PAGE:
Inside the program, to generate a 32-byte Poly1305-AES key, start by generating 32 secret random bytes from a cryptographically safe source: kr[0], kr[1], …, kr[31]. Then call


to create a 32-byte Poly1305-AES secret key kr[0], kr[1], …, kr[31].

Later, to send a message m[0], m[1], …, m[len-1] with a 16-byte nonce n[0], n[1], …, n[15] (which must be different for every message!), call


to compute a 16-byte authenticator a[0], a[1], …, a[15].

After receiving an authenticated message a[0], a[1], …, a[15], n[0], n[1], …, n[15], m[0], m[1], …, m[len-1], call


to verify the authenticator. Accept the message if poly1305aes_verify returns nonzero; otherwise throw it away.

Do not generate or accept messages longer than a gigabyte. If you need to send large amounts of data, you are undoubtedly breaking the data into small packets anyway; security requires a separate authenticator for every packet.

Please make sure to set up a Googleable web page identifying your program and saying that it is “powered by Poly1305-AES.”

How does the Poly1305-AES implementation work?

Interested in writing your own Poly1305-AES implementation? Seeing whether Poly1305-AES can benefit from, say, AltiVec? Using Poly1305-AES in a language without C linkage? Checking Poly1305-AES test vectors? Building Poly1305-AES circuits? Adapting the Poly1305-AES computational techniques to other functions?

The simplest C implementation of Poly1305-AES is poly1305aes_test, which relies on GMP and OpenSSL. I suggest starting from the top: read poly1305aes_test_verify.c and work your way down.

Test implementations in other languages:

You can then move on to the serious implementations:

If you’re trying to achieve better speed, make sure you understand all the different situations covered by my speed tables. You might want to start with my essay on the difference between best-case benchmarks and the real world. I designed the Poly1305-AES software, and the underlying Poly1305-AES function, to provide consistent high speed in a broad range of applications. A slight speedup in some situations often means a big slowdown in others; a Poly1305-AES implementation making that tradeoff might be useful for some applications, but it will be at best an alternative, not a replacement.

Where can I learn more about Poly1305-AES?

There are four papers:

  • [poly1305] 18pp. (PDF) D. J. Bernstein. The Poly1305-AES message-authentication code. Proceedings of Fast Software Encryption 2005, to appear. Document ID: 0018d9551b5546d97c340e0dd8cb5750. URL: Date: 2005.03.29. Supersedes: (PDF)(PS) (DVI) 2004.11.01. (PDF) (PS) (DVI) 2005.01.13.This paper gives the complete definition of Poly1305-AES, explains the Poly1305-AES design decisions, discusses the security of Poly1305-AES, and explains how to compute Poly1305-AES quickly.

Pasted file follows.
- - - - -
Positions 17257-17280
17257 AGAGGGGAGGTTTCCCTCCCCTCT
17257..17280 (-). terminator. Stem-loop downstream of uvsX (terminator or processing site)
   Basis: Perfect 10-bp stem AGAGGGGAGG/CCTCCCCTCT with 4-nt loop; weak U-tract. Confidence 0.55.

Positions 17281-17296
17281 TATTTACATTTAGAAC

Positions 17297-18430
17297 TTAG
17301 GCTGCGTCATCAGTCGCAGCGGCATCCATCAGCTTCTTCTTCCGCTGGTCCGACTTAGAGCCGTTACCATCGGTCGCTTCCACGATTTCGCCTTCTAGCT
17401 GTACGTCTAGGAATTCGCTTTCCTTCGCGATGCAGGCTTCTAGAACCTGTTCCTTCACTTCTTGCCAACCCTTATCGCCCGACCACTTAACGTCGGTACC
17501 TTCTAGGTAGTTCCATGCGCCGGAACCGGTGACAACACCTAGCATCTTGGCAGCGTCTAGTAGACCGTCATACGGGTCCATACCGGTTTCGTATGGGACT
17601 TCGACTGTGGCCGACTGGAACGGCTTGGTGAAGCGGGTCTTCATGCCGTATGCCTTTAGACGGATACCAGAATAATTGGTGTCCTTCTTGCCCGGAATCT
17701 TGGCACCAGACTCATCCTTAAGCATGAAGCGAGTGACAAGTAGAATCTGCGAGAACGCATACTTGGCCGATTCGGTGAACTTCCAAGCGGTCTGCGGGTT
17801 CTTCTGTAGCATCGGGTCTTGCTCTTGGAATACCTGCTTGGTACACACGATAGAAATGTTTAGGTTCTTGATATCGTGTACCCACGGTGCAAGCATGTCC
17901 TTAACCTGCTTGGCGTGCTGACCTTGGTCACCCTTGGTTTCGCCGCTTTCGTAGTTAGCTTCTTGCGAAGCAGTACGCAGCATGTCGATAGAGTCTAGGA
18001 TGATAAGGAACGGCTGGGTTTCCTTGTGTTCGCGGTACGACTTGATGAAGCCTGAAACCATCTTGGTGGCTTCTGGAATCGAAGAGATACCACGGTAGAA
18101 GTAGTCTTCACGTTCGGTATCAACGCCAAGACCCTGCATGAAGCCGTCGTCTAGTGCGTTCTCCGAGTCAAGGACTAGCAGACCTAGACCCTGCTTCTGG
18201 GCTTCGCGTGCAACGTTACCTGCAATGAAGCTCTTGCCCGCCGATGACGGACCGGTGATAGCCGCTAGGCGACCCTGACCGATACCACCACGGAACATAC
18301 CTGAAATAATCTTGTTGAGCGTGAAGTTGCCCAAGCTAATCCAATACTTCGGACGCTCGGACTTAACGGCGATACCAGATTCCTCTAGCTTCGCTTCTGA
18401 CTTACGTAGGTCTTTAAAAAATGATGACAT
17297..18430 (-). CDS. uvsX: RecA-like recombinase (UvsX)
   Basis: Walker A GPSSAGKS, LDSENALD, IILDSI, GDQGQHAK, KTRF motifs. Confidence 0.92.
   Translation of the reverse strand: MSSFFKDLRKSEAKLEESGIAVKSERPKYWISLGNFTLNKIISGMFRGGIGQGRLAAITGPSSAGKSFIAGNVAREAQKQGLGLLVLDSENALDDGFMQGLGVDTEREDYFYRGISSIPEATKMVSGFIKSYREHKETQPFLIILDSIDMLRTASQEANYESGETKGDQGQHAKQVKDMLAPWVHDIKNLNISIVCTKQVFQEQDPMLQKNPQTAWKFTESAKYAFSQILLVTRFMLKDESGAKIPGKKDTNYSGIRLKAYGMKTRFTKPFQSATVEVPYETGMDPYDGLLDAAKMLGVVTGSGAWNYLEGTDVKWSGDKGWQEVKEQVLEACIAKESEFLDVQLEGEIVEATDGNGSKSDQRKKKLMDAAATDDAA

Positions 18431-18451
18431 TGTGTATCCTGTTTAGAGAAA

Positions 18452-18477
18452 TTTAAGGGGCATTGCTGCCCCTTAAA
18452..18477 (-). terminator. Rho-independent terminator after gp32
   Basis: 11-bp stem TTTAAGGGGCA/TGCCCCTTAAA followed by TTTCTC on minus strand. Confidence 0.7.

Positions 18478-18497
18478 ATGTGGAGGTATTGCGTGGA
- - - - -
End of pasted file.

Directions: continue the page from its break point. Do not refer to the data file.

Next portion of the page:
• [securitywcs] 17pp. (PDF) (PS) (DVI) D. J. Bernstein. Stronger security bounds for Wegman-Carter-Shoup authenticators. Proceedings of Eurocrypt 2005, to appear. Document ID: 2d603727f69542f30f7da2832240c1ad. URL: Date: 2005.02.27. Supersedes: (PDF) (PS) (DVI) 2004.10.19. (PDF) (PS) (DVI) 2004.10.27.This paper proves security of this type of authenticator up to (and slightly beyond) 2^64 messages. Previous work by Shoup was limited to a smaller number of messages, often below 2^50.
  • [permutations] 10pp. (PDF) (PS) (DVI) D. J. Bernstein. Stronger security bounds for permutations. Document ID: 2f843f5d86111da8df8a14ef9ae1a3fb. URL: Date: 2005.03.23.This paper presents a new proof of the same security bound. The new proof factors the previous proof into (1) the usual Wegman-Carter security bounds and (2) a general technique for replacing uniform random functions with uniform random permutations. Previous versions of the technique were limited to far fewer messages.
  • [cachetiming] 37pp. (PDF) (PS) D. J. Bernstein. Cache-timing attacks on AES. Document ID: cd9faae9bd5308c440df50fc26a517b4. URL: Date: 2005.04.14. Supersedes: (PDF) (PS) (DVI) 2004.11.11. Supersedes: (PDF) (PS) (DVI) 2004.11.21.This paper discusses timing leaks in AES software. This is an issue for all AES users, not just Poly1305-AES users.

I’m also giving three talks on Poly1305-AES: 2005.02.15, emphasizing the structure of message-authentication codes; 2005.02.21, emphasizing the difference between best-case benchmarks and the real world; 2005.05, emphasizing the security-bound proof.